Unkind cut for barbers

City barbers have been in struggle with their businesses amidst the ongoing curfews. All Photos: Kshitij Ojha

Heavy loans, fewer customers and rising Covid cases in the third wave leave self-employed barbers and spa owners uncertain about their future 

 

The weekend curfew announced by the Delhi government on 5 January has adversely affected several businesses, and the salons and wellness centres are not indifferent to this milieu. Ankit Kumar (25), is one such barber from Delhi whose business has suffered a lot because of Covid-19. On an average, in the last three weeks, he has only had two customers per day. “Last year, after the second wave, we literally had to fight a war to restart our business. Our business was getting back on track as we did good business between September to December. But now, it’s again gone flat as the government has imposed a weekend curfew. We earn more on weekends than we do on weekdays”, Ankit says. His business was down 50% when the first lockdown in 2020 was lifted. It never picked up pace after the lockdown as whenever it looked like things were settling, a new Covid wave would hit hard and subsequent restrictions ensured the earnings stayed minimal. 

When asked about other possible reasons for customers not turning up even when the severity of cases is low, he replied, “The major reason is Covid-19 itself. My regular customers have told me that they prefer Urban Company as it involves minimal risks, because the  barber can do the same work at the client’s home. The other reason is that because of Covid-19, people have started believing more in superstitions. So, they do not come in on Thursdays anymore. And on Tuesdays, the whole market is shut. So, we effectively work just four days of the week.”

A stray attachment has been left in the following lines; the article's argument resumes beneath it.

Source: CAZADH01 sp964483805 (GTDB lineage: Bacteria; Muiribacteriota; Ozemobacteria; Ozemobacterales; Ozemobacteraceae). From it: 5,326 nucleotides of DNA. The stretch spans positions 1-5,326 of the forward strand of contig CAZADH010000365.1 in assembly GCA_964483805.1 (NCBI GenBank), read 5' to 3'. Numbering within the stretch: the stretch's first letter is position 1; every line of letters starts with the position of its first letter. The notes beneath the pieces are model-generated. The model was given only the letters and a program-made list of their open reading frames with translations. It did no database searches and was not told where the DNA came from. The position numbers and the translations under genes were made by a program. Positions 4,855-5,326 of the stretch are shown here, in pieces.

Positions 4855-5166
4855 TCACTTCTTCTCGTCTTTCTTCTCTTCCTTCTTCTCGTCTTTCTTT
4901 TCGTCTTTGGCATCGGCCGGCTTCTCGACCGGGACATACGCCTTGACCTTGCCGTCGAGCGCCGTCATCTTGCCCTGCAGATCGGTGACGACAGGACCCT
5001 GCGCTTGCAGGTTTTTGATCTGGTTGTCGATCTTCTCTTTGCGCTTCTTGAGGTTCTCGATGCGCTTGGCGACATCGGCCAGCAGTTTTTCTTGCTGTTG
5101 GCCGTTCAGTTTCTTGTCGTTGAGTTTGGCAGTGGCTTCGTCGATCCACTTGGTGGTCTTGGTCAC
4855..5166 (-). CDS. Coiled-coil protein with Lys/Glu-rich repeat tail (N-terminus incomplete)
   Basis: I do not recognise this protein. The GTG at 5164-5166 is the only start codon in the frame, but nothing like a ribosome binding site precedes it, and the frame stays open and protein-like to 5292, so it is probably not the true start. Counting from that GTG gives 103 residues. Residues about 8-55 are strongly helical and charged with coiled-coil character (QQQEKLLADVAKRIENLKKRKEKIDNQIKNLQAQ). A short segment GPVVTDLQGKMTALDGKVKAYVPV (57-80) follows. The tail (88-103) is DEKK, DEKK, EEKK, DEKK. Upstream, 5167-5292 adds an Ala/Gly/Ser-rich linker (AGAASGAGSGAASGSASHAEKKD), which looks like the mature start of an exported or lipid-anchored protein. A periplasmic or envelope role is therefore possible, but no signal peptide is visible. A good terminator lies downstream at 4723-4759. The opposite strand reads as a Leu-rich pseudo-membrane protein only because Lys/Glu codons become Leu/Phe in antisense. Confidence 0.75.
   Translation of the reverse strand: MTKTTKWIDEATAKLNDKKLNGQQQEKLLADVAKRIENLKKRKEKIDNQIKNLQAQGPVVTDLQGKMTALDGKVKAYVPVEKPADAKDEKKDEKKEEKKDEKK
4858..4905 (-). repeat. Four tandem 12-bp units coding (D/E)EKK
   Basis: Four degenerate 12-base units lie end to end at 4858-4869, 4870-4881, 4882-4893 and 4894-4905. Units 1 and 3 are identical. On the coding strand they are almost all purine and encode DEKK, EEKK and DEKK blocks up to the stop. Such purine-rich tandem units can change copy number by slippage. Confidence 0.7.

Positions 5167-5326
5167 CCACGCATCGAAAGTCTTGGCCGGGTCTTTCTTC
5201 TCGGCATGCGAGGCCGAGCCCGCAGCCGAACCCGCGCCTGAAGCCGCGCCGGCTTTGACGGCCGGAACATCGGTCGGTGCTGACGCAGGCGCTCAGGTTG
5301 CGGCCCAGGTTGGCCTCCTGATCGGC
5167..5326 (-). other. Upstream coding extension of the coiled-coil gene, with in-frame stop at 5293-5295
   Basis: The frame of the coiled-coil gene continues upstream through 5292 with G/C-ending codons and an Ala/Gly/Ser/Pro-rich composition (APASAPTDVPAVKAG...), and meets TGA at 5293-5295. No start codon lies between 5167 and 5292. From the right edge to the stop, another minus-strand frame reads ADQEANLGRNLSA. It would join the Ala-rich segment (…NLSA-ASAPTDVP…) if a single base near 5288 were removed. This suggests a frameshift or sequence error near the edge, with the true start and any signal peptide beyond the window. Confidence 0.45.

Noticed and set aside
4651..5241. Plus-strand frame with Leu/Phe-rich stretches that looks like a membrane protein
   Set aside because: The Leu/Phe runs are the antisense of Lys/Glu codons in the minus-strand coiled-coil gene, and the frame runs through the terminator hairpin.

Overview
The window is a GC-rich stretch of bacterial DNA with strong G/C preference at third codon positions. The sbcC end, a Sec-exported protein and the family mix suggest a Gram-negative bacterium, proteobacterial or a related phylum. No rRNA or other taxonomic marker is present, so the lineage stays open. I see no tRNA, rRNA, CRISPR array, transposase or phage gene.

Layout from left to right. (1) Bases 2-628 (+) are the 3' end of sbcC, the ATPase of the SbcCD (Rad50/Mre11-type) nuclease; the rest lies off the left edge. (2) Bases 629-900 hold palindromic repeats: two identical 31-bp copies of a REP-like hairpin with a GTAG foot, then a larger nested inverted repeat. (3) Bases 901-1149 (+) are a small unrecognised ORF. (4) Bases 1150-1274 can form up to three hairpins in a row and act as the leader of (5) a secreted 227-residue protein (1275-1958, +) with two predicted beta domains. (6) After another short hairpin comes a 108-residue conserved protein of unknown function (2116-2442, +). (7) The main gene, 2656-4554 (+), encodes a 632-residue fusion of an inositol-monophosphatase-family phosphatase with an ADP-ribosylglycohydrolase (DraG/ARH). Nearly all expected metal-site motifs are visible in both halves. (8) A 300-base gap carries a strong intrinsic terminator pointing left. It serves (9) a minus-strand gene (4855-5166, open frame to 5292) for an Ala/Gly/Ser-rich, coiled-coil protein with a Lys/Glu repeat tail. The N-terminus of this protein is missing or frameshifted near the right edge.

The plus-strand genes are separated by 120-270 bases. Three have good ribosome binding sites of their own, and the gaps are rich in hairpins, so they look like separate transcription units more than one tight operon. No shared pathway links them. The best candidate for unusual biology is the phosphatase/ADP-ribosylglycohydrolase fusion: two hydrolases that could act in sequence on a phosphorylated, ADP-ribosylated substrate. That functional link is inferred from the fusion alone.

The weekend curfew means Ankit has no work on the weekends and almost zero work on Thursdays. The low business has compelled him to take loans from various moneylenders in the past to pay the monthly rent of Rs 30,000 for his shop and pay salary to his two employees.. Currently, Ankit has a loan of over Rs 3,80,000, and he is not sure how he will repay it if the pandemic persists. 

While their businesses had started doing better post September, the situation seems to be bad again.

Monu (22) (name changed) joined as a barber in a local shop last year in August. He is paid a monthly salary of Rs 15,000 as monthly income besides a travel allowance. When asked about  how he thinks his employer has managed to pay the salary all this while even though the business has not been doing well, he answers, “I guess they are giving us money out of their own pockets. I’m lucky to still be employed as many people I know have been let go by their employers in the last six months because of low income.”

A spa owner who did not want to be named told The Patriot that as far as his business is concerned, it picked up pace after September last year as several weddings were scheduled for the subsequent months. “We have to pay a monthly rent of Rs 1,40,000 for the shop and we also pay around Rs 1.5 lakh cumulatively as salary to our eight employees. So, we were able to manage both of these things in the last 3-4 months without taking any loans.” Unlike the last 3-4 months, the months preceding them were not so good as he too took a loan of over Rs 5 lakh to pay his shop rent. Now, he is afraid that if the weekend curfew continues and the number of covid cases do not come down, people won’t come fearing the virus, and he won’t be able to pay the monthly EMIs for the loan he applied for. 

The Delhi High Court on 17 January had dismissed petitions challenging the closure of spas and wellness centres in the national capital on account of Covid-19. “It is not for this court to conclude that a situation has arisen where a direction can be given for the opening of spas and wellness centres. In the facts of this case, I don’t see any reason to interfere with the impugned order. Petitions are dismissed,” said Justice V Kameswar Rao. 

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Kshitij Kumar Ojha
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